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Geologists have long thought that the central section of California's famed San Andreas Fault—from San Juan Bautista southward to Parkfield, a distance of about 80 miles—has a steady creeping movement that provides a safe release of energy.
Creep on the central San Andreas during the past several decades, so the thinking goes, has reduced the chance of a big quake that ruptures the entire fault from north to south.
Research - Arizona - State - University - Geophysicists
However new research by two Arizona State University geophysicists shows that the earth movements along this central section have not been smooth and steady, as previously thought.
Instead, the activity has been a sequence of small stick-and-slip movements—sometimes called "slow earthquakes"—that release energy over a period of months. Although these slow earthquakes pass unnoticed by people, the researchers say they can trigger large destructive quakes in their surroundings. One such quake was the magnitude 6 event that shook Parkfield in 2004.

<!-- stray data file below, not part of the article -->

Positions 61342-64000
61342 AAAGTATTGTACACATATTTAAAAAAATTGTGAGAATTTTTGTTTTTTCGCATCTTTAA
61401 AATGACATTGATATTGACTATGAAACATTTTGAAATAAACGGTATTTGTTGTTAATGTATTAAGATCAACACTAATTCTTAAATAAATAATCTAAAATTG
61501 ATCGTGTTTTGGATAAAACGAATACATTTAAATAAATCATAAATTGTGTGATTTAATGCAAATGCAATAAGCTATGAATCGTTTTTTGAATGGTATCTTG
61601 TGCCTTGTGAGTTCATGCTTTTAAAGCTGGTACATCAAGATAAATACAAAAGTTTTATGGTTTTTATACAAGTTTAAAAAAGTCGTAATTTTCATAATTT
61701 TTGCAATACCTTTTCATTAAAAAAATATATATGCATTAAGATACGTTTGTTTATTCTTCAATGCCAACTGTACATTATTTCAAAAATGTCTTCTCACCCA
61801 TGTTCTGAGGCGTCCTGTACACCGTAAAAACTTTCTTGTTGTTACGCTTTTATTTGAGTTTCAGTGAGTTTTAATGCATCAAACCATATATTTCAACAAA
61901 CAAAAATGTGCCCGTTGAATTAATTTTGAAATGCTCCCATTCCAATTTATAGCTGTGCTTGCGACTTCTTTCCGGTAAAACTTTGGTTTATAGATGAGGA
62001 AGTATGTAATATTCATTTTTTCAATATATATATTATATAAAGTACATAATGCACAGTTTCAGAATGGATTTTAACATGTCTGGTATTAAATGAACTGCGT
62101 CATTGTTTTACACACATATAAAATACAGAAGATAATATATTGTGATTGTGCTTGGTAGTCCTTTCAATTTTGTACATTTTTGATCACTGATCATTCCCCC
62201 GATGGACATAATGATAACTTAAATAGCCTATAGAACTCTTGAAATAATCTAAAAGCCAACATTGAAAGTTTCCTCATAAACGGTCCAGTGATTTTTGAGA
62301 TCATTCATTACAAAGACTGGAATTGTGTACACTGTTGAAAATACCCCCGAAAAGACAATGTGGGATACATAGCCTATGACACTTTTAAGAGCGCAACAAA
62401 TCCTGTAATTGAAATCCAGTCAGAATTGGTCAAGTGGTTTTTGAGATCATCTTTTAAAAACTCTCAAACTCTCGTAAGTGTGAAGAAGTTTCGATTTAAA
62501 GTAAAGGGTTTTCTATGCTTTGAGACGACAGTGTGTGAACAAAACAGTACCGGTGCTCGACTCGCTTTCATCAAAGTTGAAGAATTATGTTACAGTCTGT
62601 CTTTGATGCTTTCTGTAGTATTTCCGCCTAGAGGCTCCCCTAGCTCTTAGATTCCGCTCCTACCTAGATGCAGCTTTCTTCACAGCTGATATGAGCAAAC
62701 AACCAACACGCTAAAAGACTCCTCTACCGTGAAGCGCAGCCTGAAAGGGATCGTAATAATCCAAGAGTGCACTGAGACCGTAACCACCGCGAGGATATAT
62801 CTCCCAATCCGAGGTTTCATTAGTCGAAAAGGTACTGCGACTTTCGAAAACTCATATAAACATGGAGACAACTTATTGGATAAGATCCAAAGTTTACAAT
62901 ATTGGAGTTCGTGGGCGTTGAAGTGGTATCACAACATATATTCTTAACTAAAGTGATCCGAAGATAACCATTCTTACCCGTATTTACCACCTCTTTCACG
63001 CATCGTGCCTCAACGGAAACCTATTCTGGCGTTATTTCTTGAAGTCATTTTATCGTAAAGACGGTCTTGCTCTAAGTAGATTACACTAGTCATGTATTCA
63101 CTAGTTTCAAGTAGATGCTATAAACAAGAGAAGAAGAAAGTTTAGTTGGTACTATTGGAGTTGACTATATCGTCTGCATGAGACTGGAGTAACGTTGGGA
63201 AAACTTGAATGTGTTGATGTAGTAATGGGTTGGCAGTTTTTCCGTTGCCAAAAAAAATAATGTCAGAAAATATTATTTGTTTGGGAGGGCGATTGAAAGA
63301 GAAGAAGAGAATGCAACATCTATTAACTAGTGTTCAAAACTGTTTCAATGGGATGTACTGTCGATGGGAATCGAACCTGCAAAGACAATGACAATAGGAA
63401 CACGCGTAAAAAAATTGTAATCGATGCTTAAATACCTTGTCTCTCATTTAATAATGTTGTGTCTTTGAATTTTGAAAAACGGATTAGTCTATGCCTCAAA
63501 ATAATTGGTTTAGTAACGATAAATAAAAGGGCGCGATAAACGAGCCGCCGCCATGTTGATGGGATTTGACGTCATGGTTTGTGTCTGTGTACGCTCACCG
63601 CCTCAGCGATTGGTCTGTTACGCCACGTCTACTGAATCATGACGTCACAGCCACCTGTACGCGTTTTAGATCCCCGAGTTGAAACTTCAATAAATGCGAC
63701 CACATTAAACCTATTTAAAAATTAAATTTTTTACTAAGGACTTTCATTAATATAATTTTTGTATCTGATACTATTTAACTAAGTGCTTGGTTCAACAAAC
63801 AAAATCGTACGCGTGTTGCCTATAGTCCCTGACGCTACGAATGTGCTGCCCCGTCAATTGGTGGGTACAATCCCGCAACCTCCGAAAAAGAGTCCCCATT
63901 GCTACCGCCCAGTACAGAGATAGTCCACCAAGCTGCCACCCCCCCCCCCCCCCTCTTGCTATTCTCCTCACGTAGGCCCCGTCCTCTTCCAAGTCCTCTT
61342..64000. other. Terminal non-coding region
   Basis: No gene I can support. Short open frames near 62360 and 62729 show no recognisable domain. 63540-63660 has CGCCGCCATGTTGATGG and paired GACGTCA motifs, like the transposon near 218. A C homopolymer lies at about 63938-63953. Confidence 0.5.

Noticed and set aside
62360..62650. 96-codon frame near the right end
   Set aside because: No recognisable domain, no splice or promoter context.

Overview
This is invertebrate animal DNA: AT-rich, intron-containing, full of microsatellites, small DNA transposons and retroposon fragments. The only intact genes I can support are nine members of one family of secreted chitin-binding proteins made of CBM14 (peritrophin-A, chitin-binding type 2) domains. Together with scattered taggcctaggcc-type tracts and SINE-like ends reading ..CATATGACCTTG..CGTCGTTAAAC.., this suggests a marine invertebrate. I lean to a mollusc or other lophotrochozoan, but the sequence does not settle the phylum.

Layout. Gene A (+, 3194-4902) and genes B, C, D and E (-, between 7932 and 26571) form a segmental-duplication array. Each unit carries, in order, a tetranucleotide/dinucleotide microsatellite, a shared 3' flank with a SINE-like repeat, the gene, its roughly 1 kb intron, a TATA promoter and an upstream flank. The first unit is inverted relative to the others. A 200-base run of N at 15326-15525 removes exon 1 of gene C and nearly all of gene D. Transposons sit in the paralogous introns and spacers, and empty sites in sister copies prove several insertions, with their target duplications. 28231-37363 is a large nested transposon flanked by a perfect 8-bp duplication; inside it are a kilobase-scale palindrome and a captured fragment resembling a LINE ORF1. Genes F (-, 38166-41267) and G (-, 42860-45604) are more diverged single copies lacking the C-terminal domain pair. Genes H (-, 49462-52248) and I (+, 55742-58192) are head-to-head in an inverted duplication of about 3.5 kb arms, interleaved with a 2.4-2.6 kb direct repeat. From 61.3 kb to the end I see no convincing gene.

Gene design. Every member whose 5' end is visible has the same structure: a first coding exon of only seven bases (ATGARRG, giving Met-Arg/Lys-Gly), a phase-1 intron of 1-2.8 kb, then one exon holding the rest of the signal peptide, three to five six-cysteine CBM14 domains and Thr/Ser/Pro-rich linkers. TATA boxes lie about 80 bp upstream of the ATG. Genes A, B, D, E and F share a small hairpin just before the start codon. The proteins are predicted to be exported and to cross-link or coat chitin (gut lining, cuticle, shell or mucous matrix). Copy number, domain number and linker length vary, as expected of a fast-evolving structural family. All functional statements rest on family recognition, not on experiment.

Creep - Episodes - Acceleration - Deceleration - Fault
"What looked like steady, continuous creep was actually made of episodes of acceleration and deceleration along the fault," says Mostafa Khoshmanesh, a graduate research assistant in ASU's School of Earth and Space Exploration (SESE). He is the lead author of a Nature Geoscience paper reporting on the research.
"We found that movement on the fault began every one to two years and lasted for several months before stopping," says Manoochehr Shirzaei, assistant professor in SESE and co-author of the paper.
Slow - Earthquakes - Stress - Segments - Fault
"These episodic slow earthquakes lead to increased stress on the locked segments of the fault to the north and south of the central section," Shirzaei says. He points out that these flanking sections experienced two magnitude 7.9 earthquakes, in 1857 (Fort Tejon) and 1906 (San Francisco).
The scientists also suggest a mechanism that might cause the stop-and-go movements.
Fault - Rocks - Fluid - Phase - Gaps
"Fault rocks contain a fluid phase that's trapped in gaps between particles, called pore spaces," Khoshmanesh says. "Periodic compacting of...
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